Turner Has Unique Perspective on COVID-19
Pacers Center Discusses Father's Diagnosis and Recovery
Pacers center Myles Turner knows firsthand the impact of COVID-19.
Not long after the NBA suspended its season on March 11, Turner's father David tested positive for the virus. The elder Turner was eventually admitted to a hospital in the Dallas area for a number of days, isolated from the rest of his family.
Thankfully, David Turner's condition eventually improved, allowing him to be discharged and return home.
"His recovery process took a while," Myles Turner told reporters on a conference call on Tuesday. "He was on oxygen for a little bit. He's better now, but it was definitely scary at the time."
Turner's father is well known to many Pacers fans. He travels from Dallas to Indianapolis to attend almost every home game, sitting in the lower bowl of Bankers Life Fieldhouse across the court from the Pacers' bench. His animated reactions to big plays have earned him some TV time over the years.
"He's been there every step of the way for me," Myles Turner said. "Since I got into the league, he's done everything he could to make sure I have what I need to succeed. I think he's someone who has sacrificed a lot for me to be able to get to where I am today."
While he did not want to see the NBA season come to an abrupt stop, the hiatus has in some ways been a blessing for Turner. He traveled back to Dallas shortly after the season was suspended and was able to be at home with his mother and sister while his father was in the hospital. He has since gotten to spend quality time with his dad after his recovery.
Otherwise, Turner's daily routine is similar to other NBA players temporarily stuck at home. He wakes up early each morning to workout. Every day he lifts weights, does conditioning, and practices yoga — something he picked up a few years ago.
Turner has also used the break to educate himself, reading up on a variety of topics, including expanding his understanding of personal finances.
"The biggest thing was the stock market," Turner said. "That was something I never really got into...I've been getting into that a lot more, seeing how the money's moving, seeing how the market affects the economy. That's something I didn't learn in school."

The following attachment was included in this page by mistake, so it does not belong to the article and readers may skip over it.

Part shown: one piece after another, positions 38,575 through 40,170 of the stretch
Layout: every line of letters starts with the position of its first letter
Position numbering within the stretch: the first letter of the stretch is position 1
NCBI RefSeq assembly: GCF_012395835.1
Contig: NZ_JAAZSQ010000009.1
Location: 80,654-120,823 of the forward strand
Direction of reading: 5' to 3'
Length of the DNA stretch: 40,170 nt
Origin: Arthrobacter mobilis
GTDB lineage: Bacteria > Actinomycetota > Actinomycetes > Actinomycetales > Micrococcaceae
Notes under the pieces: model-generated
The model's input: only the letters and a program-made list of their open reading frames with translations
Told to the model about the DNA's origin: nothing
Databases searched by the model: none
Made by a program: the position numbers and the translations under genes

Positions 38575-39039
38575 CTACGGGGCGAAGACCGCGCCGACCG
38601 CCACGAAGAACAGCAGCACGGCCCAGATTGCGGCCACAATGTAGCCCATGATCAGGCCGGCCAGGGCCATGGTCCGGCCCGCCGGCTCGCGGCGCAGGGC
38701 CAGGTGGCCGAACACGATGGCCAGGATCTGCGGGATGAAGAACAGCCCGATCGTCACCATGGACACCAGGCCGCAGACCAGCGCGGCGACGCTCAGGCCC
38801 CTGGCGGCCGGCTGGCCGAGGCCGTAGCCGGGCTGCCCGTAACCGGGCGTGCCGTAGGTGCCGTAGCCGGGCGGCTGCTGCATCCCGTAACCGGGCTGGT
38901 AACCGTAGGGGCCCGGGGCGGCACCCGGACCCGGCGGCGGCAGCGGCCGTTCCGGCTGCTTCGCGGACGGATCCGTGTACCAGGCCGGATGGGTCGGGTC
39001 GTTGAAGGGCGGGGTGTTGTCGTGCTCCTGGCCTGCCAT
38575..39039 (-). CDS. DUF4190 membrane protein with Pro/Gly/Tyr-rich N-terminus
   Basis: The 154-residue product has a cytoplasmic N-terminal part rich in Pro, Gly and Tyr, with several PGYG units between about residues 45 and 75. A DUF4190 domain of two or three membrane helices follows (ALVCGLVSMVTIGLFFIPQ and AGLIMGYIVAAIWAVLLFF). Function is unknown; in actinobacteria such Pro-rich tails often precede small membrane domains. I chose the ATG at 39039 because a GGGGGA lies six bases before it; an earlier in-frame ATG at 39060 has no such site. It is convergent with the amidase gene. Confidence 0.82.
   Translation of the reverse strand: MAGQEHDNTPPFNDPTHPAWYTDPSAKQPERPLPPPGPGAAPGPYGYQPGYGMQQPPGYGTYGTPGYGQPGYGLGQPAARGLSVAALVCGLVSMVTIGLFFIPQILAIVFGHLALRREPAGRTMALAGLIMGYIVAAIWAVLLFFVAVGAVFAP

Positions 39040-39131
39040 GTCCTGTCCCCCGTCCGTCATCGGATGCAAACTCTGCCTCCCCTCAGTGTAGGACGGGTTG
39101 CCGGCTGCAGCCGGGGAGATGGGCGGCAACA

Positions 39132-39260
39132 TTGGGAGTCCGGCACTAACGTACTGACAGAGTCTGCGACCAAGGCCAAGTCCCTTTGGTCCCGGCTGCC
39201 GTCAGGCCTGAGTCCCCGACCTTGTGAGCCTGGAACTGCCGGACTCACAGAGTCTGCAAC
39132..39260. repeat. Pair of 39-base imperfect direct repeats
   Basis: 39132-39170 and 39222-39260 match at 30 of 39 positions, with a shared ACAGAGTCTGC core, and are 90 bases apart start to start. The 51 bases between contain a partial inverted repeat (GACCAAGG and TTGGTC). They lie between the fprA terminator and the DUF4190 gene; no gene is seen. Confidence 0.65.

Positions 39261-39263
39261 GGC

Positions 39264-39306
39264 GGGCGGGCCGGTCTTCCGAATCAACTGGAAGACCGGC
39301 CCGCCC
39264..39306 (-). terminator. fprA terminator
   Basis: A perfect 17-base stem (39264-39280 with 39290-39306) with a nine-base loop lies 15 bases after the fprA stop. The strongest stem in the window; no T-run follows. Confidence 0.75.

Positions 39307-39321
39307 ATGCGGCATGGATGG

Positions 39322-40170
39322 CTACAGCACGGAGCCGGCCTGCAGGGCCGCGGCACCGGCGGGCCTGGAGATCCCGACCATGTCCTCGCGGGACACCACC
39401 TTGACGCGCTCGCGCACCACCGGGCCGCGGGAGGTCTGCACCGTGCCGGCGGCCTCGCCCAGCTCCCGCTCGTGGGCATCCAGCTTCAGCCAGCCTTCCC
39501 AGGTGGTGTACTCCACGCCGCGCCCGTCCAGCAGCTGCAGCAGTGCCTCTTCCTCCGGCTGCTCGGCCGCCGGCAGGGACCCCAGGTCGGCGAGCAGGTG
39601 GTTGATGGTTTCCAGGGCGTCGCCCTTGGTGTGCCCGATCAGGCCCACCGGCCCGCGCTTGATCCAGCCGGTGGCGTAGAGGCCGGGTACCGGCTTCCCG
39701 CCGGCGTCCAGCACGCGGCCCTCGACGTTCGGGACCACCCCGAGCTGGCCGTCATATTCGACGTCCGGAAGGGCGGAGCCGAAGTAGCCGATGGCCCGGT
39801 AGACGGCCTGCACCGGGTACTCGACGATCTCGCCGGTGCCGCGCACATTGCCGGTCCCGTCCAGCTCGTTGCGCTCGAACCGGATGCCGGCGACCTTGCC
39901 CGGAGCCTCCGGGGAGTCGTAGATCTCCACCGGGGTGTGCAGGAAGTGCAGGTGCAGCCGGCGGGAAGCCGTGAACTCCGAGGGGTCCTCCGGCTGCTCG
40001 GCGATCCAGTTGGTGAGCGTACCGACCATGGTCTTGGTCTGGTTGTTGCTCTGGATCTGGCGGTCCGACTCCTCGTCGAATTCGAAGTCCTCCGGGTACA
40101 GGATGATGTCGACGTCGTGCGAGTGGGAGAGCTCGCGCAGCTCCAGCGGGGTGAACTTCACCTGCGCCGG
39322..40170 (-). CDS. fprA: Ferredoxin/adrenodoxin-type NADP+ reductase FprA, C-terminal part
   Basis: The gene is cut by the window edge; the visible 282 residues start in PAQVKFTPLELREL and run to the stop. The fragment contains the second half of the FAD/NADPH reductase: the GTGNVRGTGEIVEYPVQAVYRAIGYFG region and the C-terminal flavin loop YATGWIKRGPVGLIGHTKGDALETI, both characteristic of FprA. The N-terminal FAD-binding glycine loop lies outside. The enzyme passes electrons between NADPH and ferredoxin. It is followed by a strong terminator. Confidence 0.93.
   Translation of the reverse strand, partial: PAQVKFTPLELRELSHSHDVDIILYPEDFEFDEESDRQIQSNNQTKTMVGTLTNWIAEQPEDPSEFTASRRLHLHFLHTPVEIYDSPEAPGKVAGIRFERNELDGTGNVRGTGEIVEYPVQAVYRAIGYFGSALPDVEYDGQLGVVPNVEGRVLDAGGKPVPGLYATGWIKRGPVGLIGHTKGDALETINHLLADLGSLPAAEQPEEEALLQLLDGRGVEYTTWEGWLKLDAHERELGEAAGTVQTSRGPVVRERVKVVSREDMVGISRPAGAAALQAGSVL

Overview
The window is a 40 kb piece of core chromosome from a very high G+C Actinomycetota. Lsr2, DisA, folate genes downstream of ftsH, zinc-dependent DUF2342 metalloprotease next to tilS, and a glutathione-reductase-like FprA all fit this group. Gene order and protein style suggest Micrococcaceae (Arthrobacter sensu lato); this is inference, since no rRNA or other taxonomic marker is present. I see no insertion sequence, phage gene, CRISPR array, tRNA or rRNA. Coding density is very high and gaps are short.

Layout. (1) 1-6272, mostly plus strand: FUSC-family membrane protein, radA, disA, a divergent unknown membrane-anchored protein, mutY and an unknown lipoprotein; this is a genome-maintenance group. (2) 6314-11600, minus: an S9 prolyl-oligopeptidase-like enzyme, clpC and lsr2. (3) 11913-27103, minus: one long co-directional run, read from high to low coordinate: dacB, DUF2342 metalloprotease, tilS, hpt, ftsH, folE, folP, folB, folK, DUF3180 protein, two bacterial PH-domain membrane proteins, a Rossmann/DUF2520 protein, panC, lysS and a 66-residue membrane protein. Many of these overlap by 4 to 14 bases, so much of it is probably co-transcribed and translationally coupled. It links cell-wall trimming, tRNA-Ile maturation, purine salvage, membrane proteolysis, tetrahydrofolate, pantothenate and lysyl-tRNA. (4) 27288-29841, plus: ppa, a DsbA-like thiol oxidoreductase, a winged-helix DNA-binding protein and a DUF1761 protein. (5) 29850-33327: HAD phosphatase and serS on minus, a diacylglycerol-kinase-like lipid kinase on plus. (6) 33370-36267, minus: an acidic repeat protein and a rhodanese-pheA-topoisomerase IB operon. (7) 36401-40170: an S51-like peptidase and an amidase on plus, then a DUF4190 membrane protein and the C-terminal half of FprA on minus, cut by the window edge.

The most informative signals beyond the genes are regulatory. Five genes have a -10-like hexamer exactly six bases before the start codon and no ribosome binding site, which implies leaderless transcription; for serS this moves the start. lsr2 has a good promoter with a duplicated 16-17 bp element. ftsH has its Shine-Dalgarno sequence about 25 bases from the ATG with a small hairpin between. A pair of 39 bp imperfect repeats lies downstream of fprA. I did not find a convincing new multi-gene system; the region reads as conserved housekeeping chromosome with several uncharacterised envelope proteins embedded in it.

Turner also speaks frequently to his Pacers teammates via text messages. He and his father have been watching "The Last Dance," ESPN's new 10-part documentary on Michael Jordan and the 1997-98 Chicago Bulls, every Sunday night.
Before the season stopped, Turner was playing some of his best basketball. He collected four double-doubles in his last eight games and blocked four or more shots in five of those contests, including a career-high eight rejections in a win over Charlotte on Feb. 25.
Turner is hopeful that the NBA can resume at some point this season. The Pacers were well on their way to their fifth straight playoff appearance, a streak that started Turner's rookie season. Indiana has not advanced past the first round over that span, but Turner said he was "optimistic" that this team was equipped to make a deep run.
"I most definitely want to play," Turner said. "That's just the competitor in me and I think we started to get some good leverage towards the end of the season."
Still, Turner knows firsthand the impact of COVID-19 and the dangers of returning to action too early. He expressed confidence that the NBA won't return until the government deems it safe.
"There's a lot of legitimate concerns," Turner said. "...From a personal standpoint, I've seen how it can affect a family. I know this virus isn't going anywhere now until we come up with a vaccine...All we can do now is follow the CDC guidelines and hope for the best."